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JeffJewell

Atari 800XL Spelunking

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I still have my Sunnyvale Heavy Sixer, my constant companion since Christmas morning, 1977.

 

My original 1979 Atari 800 still runs... as does my original 1050 drive (because I couldn't scrape up the $ for an 810, while it existed as a commercial product).

 

I am now spelunking through a collection partly of my own making at the time, and partly of my rebuilding on the second hand market after the time. I am currently spending some time with an Atari 800XL, and I hope that folks can point me in a couple directions.

 

First up, the 800 XL I'm working with isn't working correctly. It runs from some cartridges, but not all of them (AtariWriter has allowed me to check the keyboard, which seems to be completely working. Two different Pac-Man carts failed, Miner 2049er worked). It does not seem to check the SIO chain at all (known good drive on known good cable with known good floppy doesn't even result in a hey-look-I'm-here drive light flash at boot up). Machine goes straight to memory test unless one of the successfully booting cartridges is in place.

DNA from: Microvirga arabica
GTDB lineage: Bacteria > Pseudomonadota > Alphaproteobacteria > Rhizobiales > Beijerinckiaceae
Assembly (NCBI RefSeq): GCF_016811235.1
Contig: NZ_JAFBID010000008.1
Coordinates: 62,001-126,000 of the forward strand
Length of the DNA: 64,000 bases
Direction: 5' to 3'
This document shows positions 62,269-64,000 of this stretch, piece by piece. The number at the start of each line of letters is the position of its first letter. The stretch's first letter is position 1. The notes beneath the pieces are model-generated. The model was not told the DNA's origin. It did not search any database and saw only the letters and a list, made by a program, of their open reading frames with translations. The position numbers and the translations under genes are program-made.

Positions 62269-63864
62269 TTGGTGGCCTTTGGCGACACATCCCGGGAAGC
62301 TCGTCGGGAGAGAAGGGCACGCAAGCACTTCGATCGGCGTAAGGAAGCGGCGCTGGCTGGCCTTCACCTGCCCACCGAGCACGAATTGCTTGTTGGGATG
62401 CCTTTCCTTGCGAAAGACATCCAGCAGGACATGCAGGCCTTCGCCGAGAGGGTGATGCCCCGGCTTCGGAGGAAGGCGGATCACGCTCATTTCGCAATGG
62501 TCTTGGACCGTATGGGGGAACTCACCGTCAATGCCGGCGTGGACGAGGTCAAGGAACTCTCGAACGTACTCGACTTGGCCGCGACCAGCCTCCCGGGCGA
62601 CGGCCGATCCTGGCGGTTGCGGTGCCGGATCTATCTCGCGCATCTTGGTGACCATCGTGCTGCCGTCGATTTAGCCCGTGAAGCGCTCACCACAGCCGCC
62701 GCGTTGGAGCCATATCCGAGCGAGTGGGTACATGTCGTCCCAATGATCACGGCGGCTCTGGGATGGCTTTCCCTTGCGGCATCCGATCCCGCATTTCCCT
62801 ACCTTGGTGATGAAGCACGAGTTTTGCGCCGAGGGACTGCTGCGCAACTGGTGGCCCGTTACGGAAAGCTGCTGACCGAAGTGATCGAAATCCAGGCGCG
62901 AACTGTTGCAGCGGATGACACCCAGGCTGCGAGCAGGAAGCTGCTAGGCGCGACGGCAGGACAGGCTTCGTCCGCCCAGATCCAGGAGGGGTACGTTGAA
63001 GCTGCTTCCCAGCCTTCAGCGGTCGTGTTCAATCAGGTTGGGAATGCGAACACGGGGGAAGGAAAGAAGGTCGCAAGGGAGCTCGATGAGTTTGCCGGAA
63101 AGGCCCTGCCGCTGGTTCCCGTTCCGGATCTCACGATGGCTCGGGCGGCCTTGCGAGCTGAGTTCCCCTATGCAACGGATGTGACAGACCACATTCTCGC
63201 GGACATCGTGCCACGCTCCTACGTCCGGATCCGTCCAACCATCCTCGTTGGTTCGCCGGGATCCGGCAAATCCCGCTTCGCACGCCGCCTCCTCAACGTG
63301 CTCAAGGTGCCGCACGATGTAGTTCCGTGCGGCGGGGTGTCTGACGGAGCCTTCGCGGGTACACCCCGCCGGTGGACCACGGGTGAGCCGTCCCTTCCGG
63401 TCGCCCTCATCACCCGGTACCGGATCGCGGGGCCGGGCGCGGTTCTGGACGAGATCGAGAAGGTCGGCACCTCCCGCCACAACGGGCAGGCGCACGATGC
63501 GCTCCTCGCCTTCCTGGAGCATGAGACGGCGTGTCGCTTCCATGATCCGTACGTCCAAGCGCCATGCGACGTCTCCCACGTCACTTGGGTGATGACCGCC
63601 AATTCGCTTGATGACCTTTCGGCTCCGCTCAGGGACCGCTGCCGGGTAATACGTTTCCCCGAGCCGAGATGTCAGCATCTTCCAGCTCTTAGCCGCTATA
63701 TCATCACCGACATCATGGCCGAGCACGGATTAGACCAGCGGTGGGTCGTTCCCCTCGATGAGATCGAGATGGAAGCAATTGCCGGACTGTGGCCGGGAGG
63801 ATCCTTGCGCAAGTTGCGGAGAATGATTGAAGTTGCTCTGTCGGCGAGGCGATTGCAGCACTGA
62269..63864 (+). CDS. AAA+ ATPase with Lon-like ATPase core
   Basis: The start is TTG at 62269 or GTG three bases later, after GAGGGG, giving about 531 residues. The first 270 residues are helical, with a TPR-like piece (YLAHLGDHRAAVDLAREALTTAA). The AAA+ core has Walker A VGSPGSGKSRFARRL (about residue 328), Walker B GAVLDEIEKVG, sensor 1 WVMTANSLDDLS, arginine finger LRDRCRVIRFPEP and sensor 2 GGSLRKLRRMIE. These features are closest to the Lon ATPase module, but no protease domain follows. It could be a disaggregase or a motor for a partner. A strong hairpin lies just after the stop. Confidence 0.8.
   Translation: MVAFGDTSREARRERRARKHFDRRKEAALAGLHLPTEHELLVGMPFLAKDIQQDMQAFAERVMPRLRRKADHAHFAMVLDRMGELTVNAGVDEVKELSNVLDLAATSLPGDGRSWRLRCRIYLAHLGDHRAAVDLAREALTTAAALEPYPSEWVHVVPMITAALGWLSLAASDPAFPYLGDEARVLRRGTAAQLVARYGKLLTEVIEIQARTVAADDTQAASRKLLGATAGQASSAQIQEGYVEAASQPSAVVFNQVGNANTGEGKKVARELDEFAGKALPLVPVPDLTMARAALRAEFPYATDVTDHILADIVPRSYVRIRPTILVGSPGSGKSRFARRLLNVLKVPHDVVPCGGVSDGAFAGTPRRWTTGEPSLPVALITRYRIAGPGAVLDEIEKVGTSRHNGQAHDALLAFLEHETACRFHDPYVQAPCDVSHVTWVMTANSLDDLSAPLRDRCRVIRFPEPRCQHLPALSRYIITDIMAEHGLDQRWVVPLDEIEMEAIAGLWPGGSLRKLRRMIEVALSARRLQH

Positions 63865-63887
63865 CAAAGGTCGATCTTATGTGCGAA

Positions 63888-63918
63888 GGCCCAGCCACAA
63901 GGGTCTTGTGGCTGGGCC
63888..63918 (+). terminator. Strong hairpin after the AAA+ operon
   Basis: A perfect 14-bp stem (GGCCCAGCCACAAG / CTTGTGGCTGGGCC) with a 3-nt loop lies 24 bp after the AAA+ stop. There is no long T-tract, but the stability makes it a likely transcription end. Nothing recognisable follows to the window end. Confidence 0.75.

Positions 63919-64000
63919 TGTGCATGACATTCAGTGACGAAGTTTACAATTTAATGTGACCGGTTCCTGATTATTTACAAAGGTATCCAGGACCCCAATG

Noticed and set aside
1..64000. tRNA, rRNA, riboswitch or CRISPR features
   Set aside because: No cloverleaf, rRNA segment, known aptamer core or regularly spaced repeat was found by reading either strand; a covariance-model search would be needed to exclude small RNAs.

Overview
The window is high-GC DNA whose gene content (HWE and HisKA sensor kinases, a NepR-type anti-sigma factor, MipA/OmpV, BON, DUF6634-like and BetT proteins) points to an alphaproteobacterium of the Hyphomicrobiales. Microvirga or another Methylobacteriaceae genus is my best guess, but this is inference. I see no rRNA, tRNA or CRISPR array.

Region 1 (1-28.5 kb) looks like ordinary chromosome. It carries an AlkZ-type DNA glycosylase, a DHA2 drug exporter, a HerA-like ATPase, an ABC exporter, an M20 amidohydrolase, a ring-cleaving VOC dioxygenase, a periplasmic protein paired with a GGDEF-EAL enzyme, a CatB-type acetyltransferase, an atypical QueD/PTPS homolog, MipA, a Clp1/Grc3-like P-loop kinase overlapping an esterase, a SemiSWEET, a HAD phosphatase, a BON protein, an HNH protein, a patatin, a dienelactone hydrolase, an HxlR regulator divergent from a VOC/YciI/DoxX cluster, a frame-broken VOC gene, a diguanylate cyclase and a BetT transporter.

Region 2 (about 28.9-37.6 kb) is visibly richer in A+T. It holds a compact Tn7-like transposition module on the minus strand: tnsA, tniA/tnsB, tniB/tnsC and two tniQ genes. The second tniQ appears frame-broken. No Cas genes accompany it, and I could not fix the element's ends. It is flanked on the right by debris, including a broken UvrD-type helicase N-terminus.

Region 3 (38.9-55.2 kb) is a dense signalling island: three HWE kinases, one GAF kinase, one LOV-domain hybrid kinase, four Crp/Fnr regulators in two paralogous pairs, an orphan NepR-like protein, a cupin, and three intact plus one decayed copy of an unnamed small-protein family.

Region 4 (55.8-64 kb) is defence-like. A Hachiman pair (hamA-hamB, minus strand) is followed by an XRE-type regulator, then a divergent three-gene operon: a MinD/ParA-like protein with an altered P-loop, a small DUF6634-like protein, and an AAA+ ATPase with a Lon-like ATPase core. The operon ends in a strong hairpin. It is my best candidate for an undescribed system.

The memory test gives green for both ROMs, then green for 32 RAMs then red for 8 RAMs.

 

Wanted to see if anyone had any red flags go up at that set of symptoms. First Googlings suggest I might need to replace the BASIC ROM or the Atari OS ROM, based on the SIO funkiness.

 

I have found it to be a Chelco Rev A2 motherboard with the Alps keyboard.

 

I've also wanted to necro-post on a couple of things along the way... as I am digging through my Atari history and comparing it with the internet's version of things, I'm finding a lot of desirable information taunting me from behind dead links. What resources do y'all still find active and relevant with regard to Atari hardware versions and revisions?

 

I'm back, Atari-verse.

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no, sounds like you have bad ram just as the self test suggests....

check ram, MMU, and support chip. off chance basic being bad.

based on what you've mentioned.

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Cool... so what does the 32 good, 8 bad actually tell me... the RAM is those eight chips on the right side of the mb, right? Haven't found a table to equate the apparently 40 memory check blocks to the allegedly 64K memory of the 800XL. Should I look at replacing all of them? They are all socketed on this mobo. I've got a Harbor Freight multimeter, is there a way I can check the bad boys individually?

 

Thanks so much for the reply, by the way. I've got that newby-getting-back-into-it energy, and any new rabbit hole is a good one for me. Like I mentioned, dead links seem to be my nemesis right now, if there's some place I should be looking before I post here, please direct me there.